The journey of Rotavac

Rotavac, the rotavirus vaccine set to hit the market by mid 2014, originated from an attenuated (weakened) strain 116E of rotavirus that was isolated from an Indian child at the All India Institute of Medical Sciences, New Delhi. A look at its history


Unveiling of Rotavac: Dr M K Bhan, Dr K VijayRaghavan and Dr Krishna Ella

With his tireless stint in fostering this partnership and ensuring the highest standards for the vaccine all these years, Dr M K Bhan, former secretary, department of biotechnology (DBT) was highly elated when the official announcement regarding trial results of Rotavac vaccine was made by the DBT and Bharat Biotech, on May 14, 2013 at New Delhi.

His belief, what Dr Bhan points out, in the system of the country, kept the efforts multiplying and project expanding. "We must have full faith in our ability to do science and ignore unnecessary criticism. I believe in system and not advocacy," he said while humbly appreciating the international and national partners for their efforts. "Having dealt with poor children my all my life, I have seen how severe is the hospital management and therefore I am happy to see that we would emerge as suppliers of these affordable vaccines for underprivileged."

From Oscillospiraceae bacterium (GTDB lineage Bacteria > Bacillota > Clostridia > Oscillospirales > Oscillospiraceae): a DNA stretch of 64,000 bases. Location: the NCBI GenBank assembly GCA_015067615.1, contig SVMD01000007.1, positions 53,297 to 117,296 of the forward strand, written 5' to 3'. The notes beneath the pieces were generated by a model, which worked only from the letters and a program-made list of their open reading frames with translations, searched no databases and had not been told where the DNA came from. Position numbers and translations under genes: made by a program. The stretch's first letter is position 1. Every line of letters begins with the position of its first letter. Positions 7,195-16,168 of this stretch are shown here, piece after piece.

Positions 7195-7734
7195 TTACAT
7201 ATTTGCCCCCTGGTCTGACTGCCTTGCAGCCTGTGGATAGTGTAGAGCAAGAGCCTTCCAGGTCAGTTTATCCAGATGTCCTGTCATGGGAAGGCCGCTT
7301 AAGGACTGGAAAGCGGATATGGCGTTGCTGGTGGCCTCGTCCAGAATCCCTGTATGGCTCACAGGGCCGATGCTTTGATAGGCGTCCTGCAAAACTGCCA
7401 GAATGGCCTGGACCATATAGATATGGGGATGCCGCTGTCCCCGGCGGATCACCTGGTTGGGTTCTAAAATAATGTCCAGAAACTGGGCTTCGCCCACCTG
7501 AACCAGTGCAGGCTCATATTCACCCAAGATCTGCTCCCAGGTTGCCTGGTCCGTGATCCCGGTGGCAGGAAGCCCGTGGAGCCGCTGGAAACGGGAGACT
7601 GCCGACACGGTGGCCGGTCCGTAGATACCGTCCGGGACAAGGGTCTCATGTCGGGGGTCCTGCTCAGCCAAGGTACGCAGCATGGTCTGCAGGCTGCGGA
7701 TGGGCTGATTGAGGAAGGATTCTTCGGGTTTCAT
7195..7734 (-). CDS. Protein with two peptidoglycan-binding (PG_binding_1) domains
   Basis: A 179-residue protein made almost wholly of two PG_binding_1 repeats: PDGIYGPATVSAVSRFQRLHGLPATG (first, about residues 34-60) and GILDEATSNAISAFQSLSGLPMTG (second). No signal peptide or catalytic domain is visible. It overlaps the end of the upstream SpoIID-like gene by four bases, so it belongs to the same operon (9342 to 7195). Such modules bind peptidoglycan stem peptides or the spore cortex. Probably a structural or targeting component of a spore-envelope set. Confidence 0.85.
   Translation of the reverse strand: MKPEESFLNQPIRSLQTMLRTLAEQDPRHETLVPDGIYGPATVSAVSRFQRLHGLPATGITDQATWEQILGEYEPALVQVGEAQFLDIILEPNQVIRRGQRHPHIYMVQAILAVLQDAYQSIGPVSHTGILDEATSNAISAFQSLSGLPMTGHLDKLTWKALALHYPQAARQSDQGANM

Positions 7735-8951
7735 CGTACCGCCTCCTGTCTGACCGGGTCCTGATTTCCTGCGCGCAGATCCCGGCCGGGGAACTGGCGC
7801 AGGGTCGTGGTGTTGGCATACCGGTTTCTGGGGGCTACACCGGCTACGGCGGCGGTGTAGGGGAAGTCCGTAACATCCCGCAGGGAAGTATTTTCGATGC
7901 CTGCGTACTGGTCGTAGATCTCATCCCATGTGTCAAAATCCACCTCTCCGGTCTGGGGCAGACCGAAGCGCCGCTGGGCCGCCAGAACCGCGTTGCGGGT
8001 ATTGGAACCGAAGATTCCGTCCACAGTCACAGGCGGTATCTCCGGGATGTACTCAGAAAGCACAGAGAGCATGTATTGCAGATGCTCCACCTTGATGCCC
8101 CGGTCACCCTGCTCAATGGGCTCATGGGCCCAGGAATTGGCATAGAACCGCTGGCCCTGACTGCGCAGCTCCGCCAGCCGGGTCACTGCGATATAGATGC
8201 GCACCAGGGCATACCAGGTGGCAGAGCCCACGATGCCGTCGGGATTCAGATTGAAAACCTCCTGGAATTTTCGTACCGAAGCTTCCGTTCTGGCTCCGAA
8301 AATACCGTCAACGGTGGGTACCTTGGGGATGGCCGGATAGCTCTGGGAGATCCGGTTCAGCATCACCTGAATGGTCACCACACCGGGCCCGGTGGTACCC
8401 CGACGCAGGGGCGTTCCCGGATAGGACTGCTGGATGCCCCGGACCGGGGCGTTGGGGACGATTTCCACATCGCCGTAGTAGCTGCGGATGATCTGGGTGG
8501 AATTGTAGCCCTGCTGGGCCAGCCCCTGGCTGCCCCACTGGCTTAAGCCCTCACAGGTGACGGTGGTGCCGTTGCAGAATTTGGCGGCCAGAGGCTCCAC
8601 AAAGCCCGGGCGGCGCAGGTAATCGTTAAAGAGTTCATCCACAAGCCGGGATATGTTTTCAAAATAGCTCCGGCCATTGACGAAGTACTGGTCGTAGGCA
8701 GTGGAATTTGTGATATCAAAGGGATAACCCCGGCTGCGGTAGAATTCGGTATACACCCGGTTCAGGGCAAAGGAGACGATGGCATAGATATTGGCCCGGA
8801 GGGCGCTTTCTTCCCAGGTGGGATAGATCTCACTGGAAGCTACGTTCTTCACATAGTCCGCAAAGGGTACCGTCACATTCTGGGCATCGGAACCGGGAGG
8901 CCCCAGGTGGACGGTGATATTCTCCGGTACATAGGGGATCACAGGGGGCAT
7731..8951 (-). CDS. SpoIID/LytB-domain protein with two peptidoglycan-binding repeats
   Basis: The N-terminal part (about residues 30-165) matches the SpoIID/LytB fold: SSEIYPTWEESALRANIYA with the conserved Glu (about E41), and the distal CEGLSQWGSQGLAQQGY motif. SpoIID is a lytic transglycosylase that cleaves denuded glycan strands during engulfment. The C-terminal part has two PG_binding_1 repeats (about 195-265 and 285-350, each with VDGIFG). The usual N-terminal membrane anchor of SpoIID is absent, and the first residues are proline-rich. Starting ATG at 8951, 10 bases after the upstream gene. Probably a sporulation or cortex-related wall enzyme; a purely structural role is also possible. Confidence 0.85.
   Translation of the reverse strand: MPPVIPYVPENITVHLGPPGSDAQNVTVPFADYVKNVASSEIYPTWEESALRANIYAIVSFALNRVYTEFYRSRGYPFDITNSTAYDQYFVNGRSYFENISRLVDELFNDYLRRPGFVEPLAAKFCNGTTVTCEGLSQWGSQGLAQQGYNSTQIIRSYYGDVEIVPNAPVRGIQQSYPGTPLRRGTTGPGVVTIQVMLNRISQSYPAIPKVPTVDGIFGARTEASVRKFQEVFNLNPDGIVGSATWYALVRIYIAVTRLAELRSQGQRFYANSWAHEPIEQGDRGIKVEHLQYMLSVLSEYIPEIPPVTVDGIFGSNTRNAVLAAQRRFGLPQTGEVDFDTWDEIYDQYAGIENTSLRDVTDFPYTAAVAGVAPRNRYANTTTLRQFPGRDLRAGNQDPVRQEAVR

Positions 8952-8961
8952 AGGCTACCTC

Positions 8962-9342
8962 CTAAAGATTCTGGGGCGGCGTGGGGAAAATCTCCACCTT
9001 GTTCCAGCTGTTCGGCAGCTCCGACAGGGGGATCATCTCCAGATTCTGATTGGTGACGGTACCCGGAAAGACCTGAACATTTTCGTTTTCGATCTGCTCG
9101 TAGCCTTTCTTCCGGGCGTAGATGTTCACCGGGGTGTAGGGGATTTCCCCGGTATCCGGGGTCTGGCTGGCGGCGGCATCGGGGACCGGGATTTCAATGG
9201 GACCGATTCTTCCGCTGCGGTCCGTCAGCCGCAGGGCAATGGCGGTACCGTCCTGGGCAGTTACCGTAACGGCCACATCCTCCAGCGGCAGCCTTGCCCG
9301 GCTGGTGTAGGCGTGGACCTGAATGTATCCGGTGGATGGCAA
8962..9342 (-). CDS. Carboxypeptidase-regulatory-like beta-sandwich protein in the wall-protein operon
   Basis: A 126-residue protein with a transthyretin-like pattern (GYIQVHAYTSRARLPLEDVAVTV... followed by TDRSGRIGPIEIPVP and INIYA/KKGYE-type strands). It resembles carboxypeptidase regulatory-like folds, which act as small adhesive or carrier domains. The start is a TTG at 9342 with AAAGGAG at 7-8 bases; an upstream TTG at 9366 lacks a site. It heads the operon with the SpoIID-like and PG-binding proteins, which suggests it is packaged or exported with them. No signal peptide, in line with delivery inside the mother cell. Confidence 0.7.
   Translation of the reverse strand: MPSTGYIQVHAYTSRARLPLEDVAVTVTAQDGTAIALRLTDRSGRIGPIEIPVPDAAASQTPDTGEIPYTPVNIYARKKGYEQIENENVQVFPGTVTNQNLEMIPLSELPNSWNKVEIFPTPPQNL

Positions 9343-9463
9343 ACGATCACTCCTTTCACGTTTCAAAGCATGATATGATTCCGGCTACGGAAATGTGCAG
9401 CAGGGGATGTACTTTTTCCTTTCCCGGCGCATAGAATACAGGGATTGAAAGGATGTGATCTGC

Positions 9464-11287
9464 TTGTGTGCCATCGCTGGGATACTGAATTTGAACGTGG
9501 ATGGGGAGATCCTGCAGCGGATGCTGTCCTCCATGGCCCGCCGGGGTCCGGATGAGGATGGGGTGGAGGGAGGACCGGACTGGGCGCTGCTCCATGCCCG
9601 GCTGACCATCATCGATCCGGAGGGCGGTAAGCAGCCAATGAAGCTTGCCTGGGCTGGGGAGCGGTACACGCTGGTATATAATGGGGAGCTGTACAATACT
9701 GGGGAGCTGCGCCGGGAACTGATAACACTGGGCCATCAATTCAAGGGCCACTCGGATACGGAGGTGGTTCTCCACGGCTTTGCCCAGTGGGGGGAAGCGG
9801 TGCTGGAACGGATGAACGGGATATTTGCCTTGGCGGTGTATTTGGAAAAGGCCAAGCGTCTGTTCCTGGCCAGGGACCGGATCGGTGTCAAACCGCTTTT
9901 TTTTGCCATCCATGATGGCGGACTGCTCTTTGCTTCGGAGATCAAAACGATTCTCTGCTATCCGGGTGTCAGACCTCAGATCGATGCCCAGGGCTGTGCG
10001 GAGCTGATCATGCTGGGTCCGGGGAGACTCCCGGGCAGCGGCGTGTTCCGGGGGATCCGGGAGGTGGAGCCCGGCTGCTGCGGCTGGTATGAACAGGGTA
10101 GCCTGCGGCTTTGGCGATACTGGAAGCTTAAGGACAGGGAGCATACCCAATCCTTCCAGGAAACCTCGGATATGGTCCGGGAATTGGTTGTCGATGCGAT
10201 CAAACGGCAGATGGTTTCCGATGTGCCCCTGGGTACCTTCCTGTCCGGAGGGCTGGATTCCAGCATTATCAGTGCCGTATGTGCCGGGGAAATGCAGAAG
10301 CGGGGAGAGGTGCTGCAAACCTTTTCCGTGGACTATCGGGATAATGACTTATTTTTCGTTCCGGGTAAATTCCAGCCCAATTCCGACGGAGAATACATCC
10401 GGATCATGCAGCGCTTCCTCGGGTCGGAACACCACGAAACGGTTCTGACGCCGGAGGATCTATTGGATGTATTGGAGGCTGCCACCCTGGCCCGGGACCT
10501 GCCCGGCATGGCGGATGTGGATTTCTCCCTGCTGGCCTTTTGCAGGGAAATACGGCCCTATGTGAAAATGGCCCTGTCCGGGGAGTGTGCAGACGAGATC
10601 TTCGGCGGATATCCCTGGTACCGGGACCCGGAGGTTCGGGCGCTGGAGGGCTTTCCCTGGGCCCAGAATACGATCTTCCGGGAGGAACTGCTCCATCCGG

26 years of striving: A glance at the progress

1985-86: Dr M K Bhan discovers strain, 116E during his routine testing at All India Institute of Medical Sciences (AIIMS), New Delhi. He partners with Dr Roger Glass, a diarrhoeal expert working then at the CDC's rotavirus laboratory. Around the same time, Dr Durga Dass discovers another strain, l321 at Indian Institute of Science (IISc), Bangalore. He collaborates with Dr Harry Green berg of Stanford University for further research.

1987: Both the naturally occuring, weakened strains studied by the two independent research teams working parallely under the Indo-US Vaccine Action Programme, bilateral program implemented since 1987 by DBT and NIH.


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